Attachment Theory and Dementia

Dementia and theories in psychology as observed
For my work experience I have worked in a nursing home in the Reading West. The nursing home caters for people with dementia and frail elderlies. I worked mainly with people with dementia and could relate to some of the behaviours they manifested to studies during my psychology course. While conversing with some of the residents ,I noted the way they referred to their parents as if they were still alive when in facts they have been dead for a long time. Some of them appeared stuck in time when they were still very young and living with their parents while some of them thought they were only visiting and would be going home to their waiting parents. I also observed some calling and walking around looking for their mothers. Attachment theory relates to such behaviours and below is the work of Miesen in his study of “parent fixation”. Because of decline in mental abilities, people with dementia become vulnerable to all sort of abuse. Unintentionally, carers tend to treat them as children and cater to all their needs because some are very slow   to perform even the most basic task. In psychology empowerment theory define such behaviour very well.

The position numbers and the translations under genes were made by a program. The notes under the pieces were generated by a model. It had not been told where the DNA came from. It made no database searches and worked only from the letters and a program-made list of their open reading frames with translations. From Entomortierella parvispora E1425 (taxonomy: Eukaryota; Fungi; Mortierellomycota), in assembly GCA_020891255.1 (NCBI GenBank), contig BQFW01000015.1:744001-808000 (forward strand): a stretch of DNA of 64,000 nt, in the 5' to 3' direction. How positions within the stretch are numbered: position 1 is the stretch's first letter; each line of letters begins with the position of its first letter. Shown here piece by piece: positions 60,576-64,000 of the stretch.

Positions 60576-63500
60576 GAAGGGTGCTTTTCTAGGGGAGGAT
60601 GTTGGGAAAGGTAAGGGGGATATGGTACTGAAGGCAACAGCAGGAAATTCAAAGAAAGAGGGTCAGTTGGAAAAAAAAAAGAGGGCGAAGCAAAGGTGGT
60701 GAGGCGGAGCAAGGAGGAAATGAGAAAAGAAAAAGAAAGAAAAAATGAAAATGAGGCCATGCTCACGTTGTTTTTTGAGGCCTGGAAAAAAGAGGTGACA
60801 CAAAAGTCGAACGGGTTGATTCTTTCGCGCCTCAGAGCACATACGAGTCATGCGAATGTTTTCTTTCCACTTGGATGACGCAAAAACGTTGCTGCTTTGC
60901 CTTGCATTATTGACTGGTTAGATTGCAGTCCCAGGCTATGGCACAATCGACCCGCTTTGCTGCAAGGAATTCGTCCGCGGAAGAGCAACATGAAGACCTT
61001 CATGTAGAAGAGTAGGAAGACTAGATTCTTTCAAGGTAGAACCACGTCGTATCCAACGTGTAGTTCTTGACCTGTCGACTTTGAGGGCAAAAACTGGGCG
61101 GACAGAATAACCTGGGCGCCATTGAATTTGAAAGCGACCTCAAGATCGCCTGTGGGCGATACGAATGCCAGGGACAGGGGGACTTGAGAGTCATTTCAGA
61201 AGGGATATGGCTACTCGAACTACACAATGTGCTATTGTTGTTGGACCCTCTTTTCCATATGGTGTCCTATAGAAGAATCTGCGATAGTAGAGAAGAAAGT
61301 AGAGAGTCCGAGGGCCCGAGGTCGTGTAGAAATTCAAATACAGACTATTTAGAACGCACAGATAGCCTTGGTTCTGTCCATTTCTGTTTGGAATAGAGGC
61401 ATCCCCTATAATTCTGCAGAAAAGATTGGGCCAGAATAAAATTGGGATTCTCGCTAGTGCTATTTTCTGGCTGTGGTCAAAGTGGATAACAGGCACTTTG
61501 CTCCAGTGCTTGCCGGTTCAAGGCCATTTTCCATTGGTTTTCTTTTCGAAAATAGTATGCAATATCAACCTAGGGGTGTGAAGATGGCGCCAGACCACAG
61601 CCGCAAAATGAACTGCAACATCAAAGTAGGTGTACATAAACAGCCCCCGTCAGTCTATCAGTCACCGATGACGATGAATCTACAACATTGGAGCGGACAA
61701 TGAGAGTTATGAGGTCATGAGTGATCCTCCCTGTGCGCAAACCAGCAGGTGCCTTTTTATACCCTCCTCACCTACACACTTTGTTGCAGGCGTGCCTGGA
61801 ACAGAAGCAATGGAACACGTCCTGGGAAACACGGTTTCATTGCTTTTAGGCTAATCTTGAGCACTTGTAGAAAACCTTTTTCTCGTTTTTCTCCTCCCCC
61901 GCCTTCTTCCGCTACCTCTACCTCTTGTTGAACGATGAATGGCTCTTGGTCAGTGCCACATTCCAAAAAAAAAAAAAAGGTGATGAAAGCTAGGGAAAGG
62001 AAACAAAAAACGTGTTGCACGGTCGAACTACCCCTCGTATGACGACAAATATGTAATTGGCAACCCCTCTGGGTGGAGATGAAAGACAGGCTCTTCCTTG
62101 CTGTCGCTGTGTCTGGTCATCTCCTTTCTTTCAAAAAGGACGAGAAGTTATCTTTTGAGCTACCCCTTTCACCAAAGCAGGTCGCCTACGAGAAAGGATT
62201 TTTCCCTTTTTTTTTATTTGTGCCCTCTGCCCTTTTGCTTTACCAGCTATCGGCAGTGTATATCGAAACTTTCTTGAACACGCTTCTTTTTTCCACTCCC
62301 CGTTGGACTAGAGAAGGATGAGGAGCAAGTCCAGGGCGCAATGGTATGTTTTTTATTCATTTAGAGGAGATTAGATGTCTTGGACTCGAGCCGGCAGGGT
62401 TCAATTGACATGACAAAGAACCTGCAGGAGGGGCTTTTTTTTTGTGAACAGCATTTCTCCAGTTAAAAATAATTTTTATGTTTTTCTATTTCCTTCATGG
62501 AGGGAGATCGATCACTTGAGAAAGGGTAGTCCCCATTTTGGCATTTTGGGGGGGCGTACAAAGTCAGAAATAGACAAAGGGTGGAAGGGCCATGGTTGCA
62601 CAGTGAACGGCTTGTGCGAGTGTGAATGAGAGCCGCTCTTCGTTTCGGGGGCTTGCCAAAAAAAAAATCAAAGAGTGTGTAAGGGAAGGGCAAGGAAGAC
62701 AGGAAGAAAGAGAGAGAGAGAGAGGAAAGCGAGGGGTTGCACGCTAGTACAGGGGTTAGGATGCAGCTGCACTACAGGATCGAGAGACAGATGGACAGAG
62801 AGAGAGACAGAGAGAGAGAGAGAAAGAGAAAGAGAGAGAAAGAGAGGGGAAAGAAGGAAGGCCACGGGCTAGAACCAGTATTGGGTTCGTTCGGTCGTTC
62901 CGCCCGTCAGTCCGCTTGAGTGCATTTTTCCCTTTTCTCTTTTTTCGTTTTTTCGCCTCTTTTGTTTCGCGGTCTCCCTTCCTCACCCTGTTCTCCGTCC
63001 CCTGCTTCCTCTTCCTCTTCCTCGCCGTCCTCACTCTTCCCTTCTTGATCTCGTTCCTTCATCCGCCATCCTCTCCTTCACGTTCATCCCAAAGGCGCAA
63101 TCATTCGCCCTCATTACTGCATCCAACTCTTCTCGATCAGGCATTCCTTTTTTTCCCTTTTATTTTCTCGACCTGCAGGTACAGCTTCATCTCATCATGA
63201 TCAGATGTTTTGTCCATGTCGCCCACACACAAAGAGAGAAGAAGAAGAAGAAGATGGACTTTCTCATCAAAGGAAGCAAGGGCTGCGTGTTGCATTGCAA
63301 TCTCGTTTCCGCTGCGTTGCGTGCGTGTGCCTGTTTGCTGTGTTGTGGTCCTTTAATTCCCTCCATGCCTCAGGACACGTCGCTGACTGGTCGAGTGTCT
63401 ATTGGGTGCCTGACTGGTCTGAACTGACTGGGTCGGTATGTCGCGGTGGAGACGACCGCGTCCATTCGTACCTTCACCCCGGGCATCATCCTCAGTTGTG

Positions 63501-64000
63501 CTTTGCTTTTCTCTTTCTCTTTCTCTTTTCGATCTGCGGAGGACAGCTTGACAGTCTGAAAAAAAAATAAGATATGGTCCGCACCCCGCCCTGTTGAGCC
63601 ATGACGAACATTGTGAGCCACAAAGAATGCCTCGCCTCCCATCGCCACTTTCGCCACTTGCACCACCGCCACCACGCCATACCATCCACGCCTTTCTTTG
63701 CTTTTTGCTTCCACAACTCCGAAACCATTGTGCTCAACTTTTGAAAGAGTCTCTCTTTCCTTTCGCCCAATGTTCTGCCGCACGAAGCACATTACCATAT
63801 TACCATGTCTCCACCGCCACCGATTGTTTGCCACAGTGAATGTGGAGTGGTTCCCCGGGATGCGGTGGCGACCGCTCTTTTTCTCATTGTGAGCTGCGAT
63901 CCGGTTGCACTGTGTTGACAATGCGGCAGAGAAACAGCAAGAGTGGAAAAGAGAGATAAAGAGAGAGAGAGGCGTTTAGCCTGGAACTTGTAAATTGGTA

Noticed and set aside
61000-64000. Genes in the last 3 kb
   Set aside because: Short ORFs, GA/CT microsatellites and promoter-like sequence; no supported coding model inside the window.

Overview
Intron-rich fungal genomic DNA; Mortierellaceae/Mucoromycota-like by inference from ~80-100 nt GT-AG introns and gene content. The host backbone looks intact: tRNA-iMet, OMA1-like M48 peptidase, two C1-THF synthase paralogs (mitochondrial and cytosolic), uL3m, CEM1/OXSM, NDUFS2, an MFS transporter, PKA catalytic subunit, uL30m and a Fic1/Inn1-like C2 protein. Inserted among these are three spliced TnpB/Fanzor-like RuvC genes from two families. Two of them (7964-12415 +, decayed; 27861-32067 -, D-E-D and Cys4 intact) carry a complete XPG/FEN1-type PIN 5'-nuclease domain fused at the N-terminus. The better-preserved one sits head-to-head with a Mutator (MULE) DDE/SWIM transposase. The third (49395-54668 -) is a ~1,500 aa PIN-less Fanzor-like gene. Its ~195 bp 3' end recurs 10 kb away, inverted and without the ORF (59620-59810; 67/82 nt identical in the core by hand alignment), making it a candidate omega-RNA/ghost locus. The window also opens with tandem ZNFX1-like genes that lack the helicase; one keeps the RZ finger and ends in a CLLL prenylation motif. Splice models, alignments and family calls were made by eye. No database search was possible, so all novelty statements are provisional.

Attachment Theory   and Dementia
Attachment has been described as an emotional bond between two person. John Bowlby, who was the first attachment theorist, described attachment as a “ lasting psychological connectedness between human beings” ( Bowlby, 1969, p. 194). According to Bowlby the earliest bond between the child and the caregiver, determines the basis of later life’s relationships. The concept of Bowlby’s attachment theory explains the impact of a secure and an insecure attachment on an individual’s later life depending on which category the baby has been raised by the mother or caregiver. If the child has been raised up with love and support then the feeling of security is indeed present and it shows in later life that this child grows up as a mature responsible...